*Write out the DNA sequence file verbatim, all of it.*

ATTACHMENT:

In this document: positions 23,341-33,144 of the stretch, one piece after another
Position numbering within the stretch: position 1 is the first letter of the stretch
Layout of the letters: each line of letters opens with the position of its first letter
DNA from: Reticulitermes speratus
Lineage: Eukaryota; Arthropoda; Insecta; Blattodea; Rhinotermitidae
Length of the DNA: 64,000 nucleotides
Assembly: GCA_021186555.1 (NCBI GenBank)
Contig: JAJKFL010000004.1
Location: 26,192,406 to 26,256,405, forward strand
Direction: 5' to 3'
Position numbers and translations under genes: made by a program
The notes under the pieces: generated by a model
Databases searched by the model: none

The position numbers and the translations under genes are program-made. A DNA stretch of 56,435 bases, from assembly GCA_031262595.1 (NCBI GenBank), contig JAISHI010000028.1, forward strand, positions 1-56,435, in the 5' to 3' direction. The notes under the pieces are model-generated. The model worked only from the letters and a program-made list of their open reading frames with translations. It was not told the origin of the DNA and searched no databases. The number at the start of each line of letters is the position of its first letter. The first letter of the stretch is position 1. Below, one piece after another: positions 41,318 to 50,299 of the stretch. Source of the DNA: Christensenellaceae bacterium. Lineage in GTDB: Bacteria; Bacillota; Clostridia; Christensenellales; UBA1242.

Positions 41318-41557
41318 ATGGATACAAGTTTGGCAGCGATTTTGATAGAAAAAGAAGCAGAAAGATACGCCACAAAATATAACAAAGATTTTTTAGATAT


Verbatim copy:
In this document: positions 23,341-33,144 of the stretch, one piece after another
Position numbering within the stretch: position 1 is the first letter of the stretch
Layout of the letters: each line of letters opens with the position of its first letter
DNA from: Reticulitermes speratus
Lineage: Eukaryota; Arthropoda; Insecta; Blattodea; Rhinotermitidae
Length of the DNA: 64,000 nucleotides
Assembly: GCA_021186555.1 (NCBI GenBank)
Contig: JAJKFL010000004.1
Location: 26,192,406 to 26,256,405, forward strand
Direction: 5' to 3'
Position numbers and translations under genes: made by a program
The notes under the pieces: generated by a model
Databases searched by the model: none

The position numbers and the translations under genes are program-made. A DNA stretch of 56,435 bases, from assembly GCA_031262595.1 (NCBI GenBank), contig JAISHI010000028.1, forward strand, positions 1-56,435, in the 5' to 3' direction. The notes under the pieces are model-generated. The model worked only from the letters and a program-made list of their open reading frames with translations. It was not told the origin of the DNA and searched no databases. The number at the start of each line of letters is the position of its first letter. The first letter of the stretch is position 1. Below, one piece after another: positions 41,318 to 50,299 of the stretch. Source of the DNA: Christensenellaceae bacterium. Lineage in GTDB: Bacteria; Bacillota; Clostridia; Christensenellales; UBA1242.

Positions 41318-41557
41318 ATGGATACAAGTTTGGCAGCGATTTTGATAGAAAAAGAAGCAGAAAGATACGCCACAAAATATAACAAAGATTTTTTAGATAT